“Why Not Us?” Train Approaching 30 Years of Pop Rock (Part 1 of 2)

Vocalist and songwriter Pat Monahan formed Train in San Francisco in 1994. The pop-rock band worked hard to develop its sound and cultivate its Bay Area fan base for a few years, eventually signing with Columbia. That major label then reissued the band’s self-titled debut, originally recorded on a shoestring budget and marketed independently by the band.

By 1999, the group caught fire with a national audience, and that momentum has sustained through the years. To date, Train has landed more than a dozen of its singles on Billboard’s “Hot 100” charts, and the group has scored three prestigious Grammy Awards, two Billboard Music Awards and an ASCAP Pop Music Award. Train has even broken through to the country music audience: in 2011 the band received a nomination for “Performance of the Year” at the CMT Music Awards.

While Monahan is the sole founding member still with the band today, the current lineup has been remarkably stable: bassist Hector Maldonadao, multi-instrumentalist Jerry Becker and vocalists Nikita Houston and Sakai Smith have all been with the group since 2009. Drummer Matt Musty joined in 2019, and guitarist Taylor Locke came on board nearly two years ago.

As Monahan explained in a recent conversation a few weeks before the kickoff of a nearly three-month run of dates, Train’s original plans for this year didn’t include a tour at all. But the band’s ardent fan base demanded it. The band’s 11th studio album, AM Gold was released in early 2022, and this tour will give the band an opportunity to bring the songs from that well-received album to the stage, along with fan favorites from across the group’s nearly 25-year history.

Train’s music has explored a number of different styles. You explored a country vibe on “Angel in Blue Jeans,” and leaned in an acoustic direction with “Marry Me” and “Hey, Soul Sister.” There’s an orchestra backing the band up on “Drops of Jupiter.” You even did an album of Led Zeppelin songs. With AM Gold, you’re showcasing another dimension of the band’s character, a modern take on classic pop. Is that eclectic approach a product of your wide influences, musical restlessness, or something else?

Musical restlessness is probably a pretty good way to put it! I love so many different types of music that thinking about being in one lane doesn’t seem nearly as fun. It’ll still be my voice and words and melodies, but maybe with different instrumentation and a different take on it. When we were writing the AM Gold album, my manager, Jonathan [Daniel] recognized the style that we were writing in; he said, “This sounds like an ‘AM gold’ album!” I was like, “I don’t even know if I know what that is.” But then I explored it, and that sounded right to me.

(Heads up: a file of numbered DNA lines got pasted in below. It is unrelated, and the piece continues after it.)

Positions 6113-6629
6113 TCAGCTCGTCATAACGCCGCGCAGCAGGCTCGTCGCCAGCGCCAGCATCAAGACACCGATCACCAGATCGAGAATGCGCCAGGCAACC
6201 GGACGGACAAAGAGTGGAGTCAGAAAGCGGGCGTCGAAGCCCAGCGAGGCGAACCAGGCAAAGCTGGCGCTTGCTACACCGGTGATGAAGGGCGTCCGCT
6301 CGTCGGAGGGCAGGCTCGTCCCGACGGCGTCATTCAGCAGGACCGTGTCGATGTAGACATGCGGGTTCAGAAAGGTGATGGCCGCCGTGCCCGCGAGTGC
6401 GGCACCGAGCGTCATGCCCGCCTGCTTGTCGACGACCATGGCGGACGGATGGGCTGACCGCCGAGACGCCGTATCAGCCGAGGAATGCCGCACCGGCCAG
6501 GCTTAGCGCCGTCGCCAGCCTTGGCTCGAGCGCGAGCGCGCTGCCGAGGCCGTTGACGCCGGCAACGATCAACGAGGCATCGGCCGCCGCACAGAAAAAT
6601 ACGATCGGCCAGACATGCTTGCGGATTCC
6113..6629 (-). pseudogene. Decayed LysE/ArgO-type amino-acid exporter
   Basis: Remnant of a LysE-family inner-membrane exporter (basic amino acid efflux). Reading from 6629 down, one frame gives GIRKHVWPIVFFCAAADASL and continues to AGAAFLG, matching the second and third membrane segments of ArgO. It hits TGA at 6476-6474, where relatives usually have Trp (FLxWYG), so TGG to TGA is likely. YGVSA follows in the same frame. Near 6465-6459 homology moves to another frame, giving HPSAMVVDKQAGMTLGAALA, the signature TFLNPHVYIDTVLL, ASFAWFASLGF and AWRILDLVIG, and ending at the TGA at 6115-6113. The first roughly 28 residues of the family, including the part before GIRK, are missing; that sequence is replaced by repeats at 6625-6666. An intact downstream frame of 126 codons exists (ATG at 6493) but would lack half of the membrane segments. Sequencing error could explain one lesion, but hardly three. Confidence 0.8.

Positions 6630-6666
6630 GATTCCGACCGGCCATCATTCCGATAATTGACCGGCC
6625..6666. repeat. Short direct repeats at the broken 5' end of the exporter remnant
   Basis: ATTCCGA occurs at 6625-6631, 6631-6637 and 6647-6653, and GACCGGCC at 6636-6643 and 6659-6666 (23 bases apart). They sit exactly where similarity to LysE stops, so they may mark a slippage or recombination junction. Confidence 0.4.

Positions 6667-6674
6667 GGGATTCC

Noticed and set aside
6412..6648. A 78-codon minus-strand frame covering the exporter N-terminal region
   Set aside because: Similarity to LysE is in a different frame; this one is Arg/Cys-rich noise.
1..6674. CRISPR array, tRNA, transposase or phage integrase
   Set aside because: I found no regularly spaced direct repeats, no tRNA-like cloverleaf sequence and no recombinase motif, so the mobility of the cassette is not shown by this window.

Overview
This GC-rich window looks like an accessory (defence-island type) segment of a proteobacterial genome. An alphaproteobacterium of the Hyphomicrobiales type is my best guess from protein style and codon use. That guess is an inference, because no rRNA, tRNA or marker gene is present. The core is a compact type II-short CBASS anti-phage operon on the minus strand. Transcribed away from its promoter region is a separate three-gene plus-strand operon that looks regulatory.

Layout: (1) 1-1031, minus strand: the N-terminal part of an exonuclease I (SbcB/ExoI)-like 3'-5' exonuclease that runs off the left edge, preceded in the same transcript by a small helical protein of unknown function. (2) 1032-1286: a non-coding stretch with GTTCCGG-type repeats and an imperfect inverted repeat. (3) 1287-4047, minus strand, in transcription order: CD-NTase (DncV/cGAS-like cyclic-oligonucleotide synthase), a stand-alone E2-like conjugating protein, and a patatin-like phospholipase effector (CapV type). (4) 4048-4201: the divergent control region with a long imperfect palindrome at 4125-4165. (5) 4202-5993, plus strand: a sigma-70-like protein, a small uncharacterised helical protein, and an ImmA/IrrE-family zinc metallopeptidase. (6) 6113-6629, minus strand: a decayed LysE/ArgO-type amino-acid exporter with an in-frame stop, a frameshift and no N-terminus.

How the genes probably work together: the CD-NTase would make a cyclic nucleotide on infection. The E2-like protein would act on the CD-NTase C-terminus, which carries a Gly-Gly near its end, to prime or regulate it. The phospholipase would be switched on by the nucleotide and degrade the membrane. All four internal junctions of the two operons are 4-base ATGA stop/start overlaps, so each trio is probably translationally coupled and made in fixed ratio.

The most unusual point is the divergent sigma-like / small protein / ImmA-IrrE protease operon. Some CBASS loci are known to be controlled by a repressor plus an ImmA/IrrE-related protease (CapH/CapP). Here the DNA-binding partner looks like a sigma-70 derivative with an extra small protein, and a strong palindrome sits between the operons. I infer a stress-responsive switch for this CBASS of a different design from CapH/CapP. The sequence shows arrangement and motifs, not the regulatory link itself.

So you weren’t setting out to write songs in a particular style?

Right; the [initial songs] came out that way. And then once I recognized what the style was, we were able to continue down that road and finish the album.

Does having such a widescreen approach to a musical style make it difficult or frustrating for your record company to market you?

At this point in my career, I don’t think there’s much of a marketing plan. People who like Train as something they listen to: those are the people that we’re marketing to. It’s less of a marketing plan and more of, “How do we get this heard?”

There’s an old saying that it takes years to become an overnight sensation. Train was together for five or six years before you broke through, producing and initially releasing your first album independently. Were there ever times in those early years when you were tempted to give it up and move on?

There weren’t give-up moments. I didn’t have another opportunity. I was painting houses in the Bay Area, and painting houses was not what I wanted to do for the rest of my life. I did enjoy it, but it didn’t seem like it was something I would be able to continue with and not feel terrible about [missing] an opportunity that I might have been given by whatever the spirit world is. The frustrations were really difficult to bear through, but when you don’t have a choice, then you figure out how to get through it.

In those early days, did you have a vision of where you wanted the band to go?

I did interviews [back then] and told writers, “We will probably never be the biggest band in the world, but we will outlive all of them!” Even in the early days, it wasn’t bragging; it’s just that I have a desire to learn. I listen to a lot of young artists that people probably haven’t heard of, and I’m getting a lot out of it all the time. So my desire to continue — to progress and try to tap into different things and even in myself — creates longevity.

Not only does AM Gold have that kind of early ’70s kind of pop feel, but it also feels very new and contemporary. That’s not a common quality among bands that have been around for 20-odd years. Is that by design?

Well, you can’t compete if [the music] sounds like it’s not current. Even if it is a throwback, it has to sound like you did it today. And that kind of always comes naturally to me. When you listen to classic rock or pop songs, they’re so good, and they’re so well thought out. I’m trying to emulate that, but with a “current” sound: my manager always jokes, “Kids don’t like real drums.”

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